• More holes in the core, and a thinner core
  • The catch-pot imploded. I made one out of plastic. Air got in. A lot of air. I made one out of plastic and tested it for a week – it was strong. With the heat of the part (I had the tub heated to 35C) the pot weakened and imploded. Back to my all steel pot.
  • The tubing sucks up a shit load of resin. I had 6kg mixed and it flew into the part. This caught me off guard and I didn’t have enough mixed. A small amount of air got in. If I’d had really strong vacuum (i.e. No pot death) I might have recovered.
  • Have one KG of resin and hardener ready to mix. Even two. 
  • I took 4 attempts to get the bag on – next time I’m going to make a huge envelope bag instead – it should increase my chances of a perfect vacuum.
  • No gel-coat. It’s a long layup and I was up against the clock. This drove some of the other mistakes. I’ll not be up against a schedule this time.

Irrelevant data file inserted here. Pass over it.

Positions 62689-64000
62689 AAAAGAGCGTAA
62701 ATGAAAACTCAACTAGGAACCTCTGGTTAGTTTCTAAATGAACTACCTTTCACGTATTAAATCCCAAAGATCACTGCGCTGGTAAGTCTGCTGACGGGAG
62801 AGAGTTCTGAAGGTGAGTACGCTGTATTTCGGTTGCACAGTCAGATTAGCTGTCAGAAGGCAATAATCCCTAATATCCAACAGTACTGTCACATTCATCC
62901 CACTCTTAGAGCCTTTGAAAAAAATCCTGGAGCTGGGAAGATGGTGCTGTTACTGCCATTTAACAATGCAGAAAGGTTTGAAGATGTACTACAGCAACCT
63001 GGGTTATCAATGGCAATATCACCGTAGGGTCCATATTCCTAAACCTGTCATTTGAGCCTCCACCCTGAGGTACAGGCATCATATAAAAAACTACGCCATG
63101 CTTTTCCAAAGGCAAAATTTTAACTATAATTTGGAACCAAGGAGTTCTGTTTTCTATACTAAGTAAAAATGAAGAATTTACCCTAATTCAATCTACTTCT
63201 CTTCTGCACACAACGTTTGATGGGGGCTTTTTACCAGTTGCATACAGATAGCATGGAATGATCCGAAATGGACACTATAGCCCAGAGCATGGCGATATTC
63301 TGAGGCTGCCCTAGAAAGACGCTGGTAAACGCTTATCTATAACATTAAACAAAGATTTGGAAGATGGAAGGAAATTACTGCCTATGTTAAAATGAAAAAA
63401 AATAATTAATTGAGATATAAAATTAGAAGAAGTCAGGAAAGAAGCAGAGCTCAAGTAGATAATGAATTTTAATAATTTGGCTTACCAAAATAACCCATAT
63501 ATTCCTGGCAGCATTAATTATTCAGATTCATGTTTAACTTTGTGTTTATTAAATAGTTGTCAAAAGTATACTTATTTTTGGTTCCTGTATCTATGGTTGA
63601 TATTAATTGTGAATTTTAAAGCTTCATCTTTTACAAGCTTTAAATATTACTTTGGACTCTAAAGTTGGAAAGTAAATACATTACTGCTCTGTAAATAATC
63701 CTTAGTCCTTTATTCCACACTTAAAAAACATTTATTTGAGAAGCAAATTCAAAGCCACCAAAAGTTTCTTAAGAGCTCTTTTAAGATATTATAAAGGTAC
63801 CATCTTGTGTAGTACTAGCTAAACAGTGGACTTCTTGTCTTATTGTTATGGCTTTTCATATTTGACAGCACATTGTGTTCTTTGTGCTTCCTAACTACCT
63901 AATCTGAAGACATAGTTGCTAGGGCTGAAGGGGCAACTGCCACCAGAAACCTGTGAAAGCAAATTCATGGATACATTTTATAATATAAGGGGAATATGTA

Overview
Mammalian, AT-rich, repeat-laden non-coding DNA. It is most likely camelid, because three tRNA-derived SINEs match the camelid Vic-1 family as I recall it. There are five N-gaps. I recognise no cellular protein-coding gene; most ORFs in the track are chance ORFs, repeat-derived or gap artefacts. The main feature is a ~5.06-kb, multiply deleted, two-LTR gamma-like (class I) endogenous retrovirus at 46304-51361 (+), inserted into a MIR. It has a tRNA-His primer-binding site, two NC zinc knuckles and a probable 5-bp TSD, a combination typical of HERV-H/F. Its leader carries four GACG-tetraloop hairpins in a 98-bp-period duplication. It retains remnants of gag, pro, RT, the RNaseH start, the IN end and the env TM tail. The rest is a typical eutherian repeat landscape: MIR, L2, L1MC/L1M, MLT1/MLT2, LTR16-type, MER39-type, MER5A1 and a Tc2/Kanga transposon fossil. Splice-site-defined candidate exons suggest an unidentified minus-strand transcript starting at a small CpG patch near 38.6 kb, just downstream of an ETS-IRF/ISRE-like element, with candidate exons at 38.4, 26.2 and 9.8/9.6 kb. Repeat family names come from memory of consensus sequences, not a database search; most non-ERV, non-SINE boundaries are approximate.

If I get another output that isn’t cosmetically great, I’ll spray it and be done. If it’s of a cosmetic quality, I’ll have it sprayed in two-part lacquer. This will give a great finish.

3D printed parts for resin infusion

 This is a vacuum exhaust fitting. I’ve designed it to be deliberately flat so the release film will stretch around it. I’ve previously used these silicone connectors from easy composites. They’re quite good and just over 3 pounds each. The connector I’ve printed has a hole for a 6mm hose and a stop at the bottom so the hose just doesn’t sit on the mesh. They also have a larger surface area sat on the mesh to help pull vacuum out. Mine aren’t reusable, and only cost 19p each to print, and take about 15 minutes.